Mainland China grew low single-digits organically, after four quarters of pressure from COVID-19 restrictions and outbreaks. The beginning of the quarter was impacted by the lingering effect of the COVID cases in November, December. In January, retailers were to existing inventory as traffic gradually returned, such that organic sales declined steep double-digits. As the reopening progressed, organic sales rose double-digit in each of February and March.

Even in this complex quarter in Mainland China, consumer desire for high-quality products elevated experience as newness was clear, and our brands delivered led by Estee Lauder and La Mer. For Estee Lauder, skincare fueled its growth. Consumer gravitated to the brands innovation, and cheered across franchises, most especially its luxury-oriented ReNutriv, as well as Supreme. La Mer further contributed, boosted by its beauty advisor offering, differentiated services, and the launch of reformulated moisturizing soft cream, which attracted new consumer with its advanced benefits. Encouragingly for the third quarter, our prestige beauty share gains in Mainland China accelerated sequentially, driven by skincare as well as both online and brick-and-mortar.

In the Americas, the United States returned to organic sales growth, invigorated by strategic go-to-market initiatives and innovation to engage existing as well as new consumers. The Ordinary asset originally growing to a hero and winning streak of innovation with the latest being multi-peptide eye serum, which is bringing in the new consumer demographic. Estee Lauder introduction of the revamped nutritious franchise focused on Jed Zed [Phonetic] with all new skincare products and launched exclusively with Ulta Beauty realized strong initial uptake.

Looking at makeup in the United States, M.A.C, Clinique, and Too Faced fueled excellent performance with targeting initiative to serve various consumer demographic across freestanding stores, specialty-multi, and department stores.

For Clinique, it is a case study in successfully leveraging vital success of a product. In it’s case, Almost Lipstick and Black Honey to drive organic sales growth in many sub-categories. Across regions, emerging market showed their promise as a long-term growth engine. As our in-market team executed with excellence to meet the local needs of consumers. The double-digit organic sales growth in emerging market this quarter extends our fiscal year-to-date momentum with strong contribution from India and Brazil.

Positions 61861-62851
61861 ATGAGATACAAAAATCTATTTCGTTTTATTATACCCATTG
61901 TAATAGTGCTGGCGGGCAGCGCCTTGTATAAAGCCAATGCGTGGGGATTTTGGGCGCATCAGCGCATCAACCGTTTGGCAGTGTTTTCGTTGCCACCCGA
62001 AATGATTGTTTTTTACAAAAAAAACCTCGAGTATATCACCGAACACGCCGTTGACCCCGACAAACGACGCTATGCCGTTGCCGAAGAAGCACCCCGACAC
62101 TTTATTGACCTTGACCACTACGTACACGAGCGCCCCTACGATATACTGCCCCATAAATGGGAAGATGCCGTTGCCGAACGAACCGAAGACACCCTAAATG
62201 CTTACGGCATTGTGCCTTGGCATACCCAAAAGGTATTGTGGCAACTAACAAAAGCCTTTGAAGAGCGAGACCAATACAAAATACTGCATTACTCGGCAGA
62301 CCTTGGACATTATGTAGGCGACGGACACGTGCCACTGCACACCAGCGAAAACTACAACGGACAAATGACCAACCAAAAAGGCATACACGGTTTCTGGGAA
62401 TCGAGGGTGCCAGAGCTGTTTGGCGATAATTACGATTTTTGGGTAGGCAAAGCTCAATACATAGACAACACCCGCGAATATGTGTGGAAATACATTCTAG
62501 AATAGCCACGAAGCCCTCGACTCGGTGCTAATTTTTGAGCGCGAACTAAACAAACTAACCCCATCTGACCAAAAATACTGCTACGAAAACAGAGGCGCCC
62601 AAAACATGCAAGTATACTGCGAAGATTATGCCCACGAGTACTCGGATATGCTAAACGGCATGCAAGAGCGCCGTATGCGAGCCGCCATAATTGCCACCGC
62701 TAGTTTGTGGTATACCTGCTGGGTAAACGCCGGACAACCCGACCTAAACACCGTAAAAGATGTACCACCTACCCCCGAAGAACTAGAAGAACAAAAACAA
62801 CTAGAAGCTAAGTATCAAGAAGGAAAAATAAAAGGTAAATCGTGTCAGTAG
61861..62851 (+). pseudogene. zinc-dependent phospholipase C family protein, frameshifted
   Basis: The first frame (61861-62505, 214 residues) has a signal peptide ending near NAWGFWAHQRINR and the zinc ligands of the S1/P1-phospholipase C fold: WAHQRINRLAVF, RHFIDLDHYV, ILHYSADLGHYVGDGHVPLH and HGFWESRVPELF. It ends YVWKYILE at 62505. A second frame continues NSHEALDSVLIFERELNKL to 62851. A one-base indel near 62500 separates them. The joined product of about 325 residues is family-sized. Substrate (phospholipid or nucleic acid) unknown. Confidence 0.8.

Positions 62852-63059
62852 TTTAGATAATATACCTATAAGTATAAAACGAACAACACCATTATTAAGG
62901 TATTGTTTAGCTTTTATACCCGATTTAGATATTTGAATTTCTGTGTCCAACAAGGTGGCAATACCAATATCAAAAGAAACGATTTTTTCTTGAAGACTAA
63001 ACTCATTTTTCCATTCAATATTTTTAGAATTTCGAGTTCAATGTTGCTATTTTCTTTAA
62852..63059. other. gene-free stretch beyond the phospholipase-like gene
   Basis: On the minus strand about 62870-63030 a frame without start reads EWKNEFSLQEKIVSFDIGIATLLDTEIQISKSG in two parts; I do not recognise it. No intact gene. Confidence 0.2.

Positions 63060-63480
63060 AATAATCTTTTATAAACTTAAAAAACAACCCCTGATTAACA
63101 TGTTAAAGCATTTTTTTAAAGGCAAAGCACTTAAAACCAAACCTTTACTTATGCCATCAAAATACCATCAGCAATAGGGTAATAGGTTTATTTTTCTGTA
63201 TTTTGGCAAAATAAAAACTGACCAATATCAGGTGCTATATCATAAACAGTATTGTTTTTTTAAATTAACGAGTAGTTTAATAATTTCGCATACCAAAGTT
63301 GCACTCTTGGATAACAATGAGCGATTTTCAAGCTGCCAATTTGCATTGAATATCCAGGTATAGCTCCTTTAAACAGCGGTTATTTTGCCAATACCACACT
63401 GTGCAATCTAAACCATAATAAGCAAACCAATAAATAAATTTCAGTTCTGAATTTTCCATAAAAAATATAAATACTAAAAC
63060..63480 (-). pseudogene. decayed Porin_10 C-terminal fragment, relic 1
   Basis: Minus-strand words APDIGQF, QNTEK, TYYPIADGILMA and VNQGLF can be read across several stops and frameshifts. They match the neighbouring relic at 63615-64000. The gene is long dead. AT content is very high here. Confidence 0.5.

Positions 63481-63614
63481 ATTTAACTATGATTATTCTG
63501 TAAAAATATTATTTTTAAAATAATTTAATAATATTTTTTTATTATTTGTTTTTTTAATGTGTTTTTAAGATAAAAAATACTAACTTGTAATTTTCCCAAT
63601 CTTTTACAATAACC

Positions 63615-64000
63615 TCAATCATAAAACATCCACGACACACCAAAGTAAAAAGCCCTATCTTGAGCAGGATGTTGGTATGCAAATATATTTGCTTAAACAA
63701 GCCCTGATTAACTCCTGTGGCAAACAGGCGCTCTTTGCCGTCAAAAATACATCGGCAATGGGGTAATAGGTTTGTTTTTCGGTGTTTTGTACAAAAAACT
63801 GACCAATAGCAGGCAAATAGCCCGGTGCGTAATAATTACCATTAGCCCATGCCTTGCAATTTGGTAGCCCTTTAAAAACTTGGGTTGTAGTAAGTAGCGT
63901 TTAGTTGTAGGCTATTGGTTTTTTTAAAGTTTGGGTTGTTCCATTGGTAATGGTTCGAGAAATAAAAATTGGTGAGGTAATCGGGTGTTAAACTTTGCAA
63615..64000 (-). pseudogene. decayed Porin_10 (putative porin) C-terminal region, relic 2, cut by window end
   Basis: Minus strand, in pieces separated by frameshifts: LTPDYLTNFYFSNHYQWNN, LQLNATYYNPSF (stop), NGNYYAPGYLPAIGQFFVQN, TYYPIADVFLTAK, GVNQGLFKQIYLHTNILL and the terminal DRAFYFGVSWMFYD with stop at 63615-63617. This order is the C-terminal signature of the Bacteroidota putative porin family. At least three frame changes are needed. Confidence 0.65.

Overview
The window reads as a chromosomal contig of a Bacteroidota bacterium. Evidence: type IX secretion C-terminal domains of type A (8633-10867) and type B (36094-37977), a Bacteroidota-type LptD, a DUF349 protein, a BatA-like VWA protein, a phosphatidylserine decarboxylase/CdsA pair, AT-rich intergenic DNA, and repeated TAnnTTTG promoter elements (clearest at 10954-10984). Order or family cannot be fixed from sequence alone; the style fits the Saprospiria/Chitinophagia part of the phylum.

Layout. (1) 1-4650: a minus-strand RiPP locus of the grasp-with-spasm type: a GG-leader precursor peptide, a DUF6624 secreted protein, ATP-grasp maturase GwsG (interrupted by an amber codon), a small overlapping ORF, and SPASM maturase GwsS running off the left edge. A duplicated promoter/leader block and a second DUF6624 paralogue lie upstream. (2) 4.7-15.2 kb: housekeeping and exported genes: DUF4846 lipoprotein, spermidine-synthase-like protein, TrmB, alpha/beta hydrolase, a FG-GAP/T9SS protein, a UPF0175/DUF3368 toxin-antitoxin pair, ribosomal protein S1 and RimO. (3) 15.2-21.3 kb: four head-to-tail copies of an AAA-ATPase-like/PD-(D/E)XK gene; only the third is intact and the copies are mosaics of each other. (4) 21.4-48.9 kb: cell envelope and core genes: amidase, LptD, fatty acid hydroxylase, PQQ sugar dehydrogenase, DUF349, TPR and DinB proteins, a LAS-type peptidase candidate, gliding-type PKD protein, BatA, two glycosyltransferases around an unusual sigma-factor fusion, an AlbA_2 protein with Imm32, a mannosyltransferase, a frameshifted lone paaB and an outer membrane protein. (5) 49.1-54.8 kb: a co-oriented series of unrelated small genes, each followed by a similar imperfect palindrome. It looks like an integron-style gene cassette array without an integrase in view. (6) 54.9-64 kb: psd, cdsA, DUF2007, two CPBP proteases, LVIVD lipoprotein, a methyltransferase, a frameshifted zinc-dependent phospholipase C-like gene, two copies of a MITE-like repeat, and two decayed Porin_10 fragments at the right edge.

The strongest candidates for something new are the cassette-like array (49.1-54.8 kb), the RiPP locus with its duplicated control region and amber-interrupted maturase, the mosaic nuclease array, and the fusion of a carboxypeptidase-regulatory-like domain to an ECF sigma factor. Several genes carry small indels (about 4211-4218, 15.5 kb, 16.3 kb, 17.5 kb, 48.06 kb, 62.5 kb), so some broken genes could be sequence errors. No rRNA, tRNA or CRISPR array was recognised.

Globally, our diverse portfolio brands served as a powerful catalyst for growth. M.A.C, Tom Ford Beauty, The Ordinary, and Le Labo each contributed strong organic sales growth and demonstrated again to be ahead across our large-scale and developing brands. M.A.C with its global reach, [Indecipherable] service-oriented freestanding stores continue to realize the evolution of the make-up renaissance as markets progressed in recovery from the pandemic.

Furthermore, the brand leverage is market-leading EMV ranking with high inactivation and product launches in makeup. Consumers also embraced M.A.C new Hyper Real franchise in skincare, which should represent an incremental growth engine for the brand over time. Importantly, Hyper Real is another example in our portfolio of exciting east-to-west innovation as it was born in Asia-Pacific and launched globally.

Tom Ford Beauty delivered double-digit organic sales growth excelling across fragrance and make-up. In fragrance, The new Private Blend Cherry Collection was an instant hit while the brand’s extension of Tom Ford Noir Extreme Eau De Parfum into the parfum category the consumer seeking intensity and the highest quality. We are thrilled to having reached our brand portfolio last week when we acquired Tom Ford, a power player in luxury with promising growth opportunities ahead. The deal is a wonderful outcome of our successful journey with the brand, which began when we collaborated to create TOM FORD Beauty over 15 years ago.

The Ordinary ingredient-focused product prospered in its heritage as well as in new market evident by the brand’s very successful February launch in the Middle East, while Le Labo continued to evolve from strength to strength globally, rising 60% organically.

In closing, while we are lowering our outlook for fiscal year 2023 to reflect the deeper pressure in Asia travel retail given its standard recovery and related retail inventory tightening, we are encouraged by the strong momentum in the rest of our business. Looking ahead, we are focused on a strong acceleration, balanced organic sales growth across regions, categories, and channels and progressively rebuilding margin.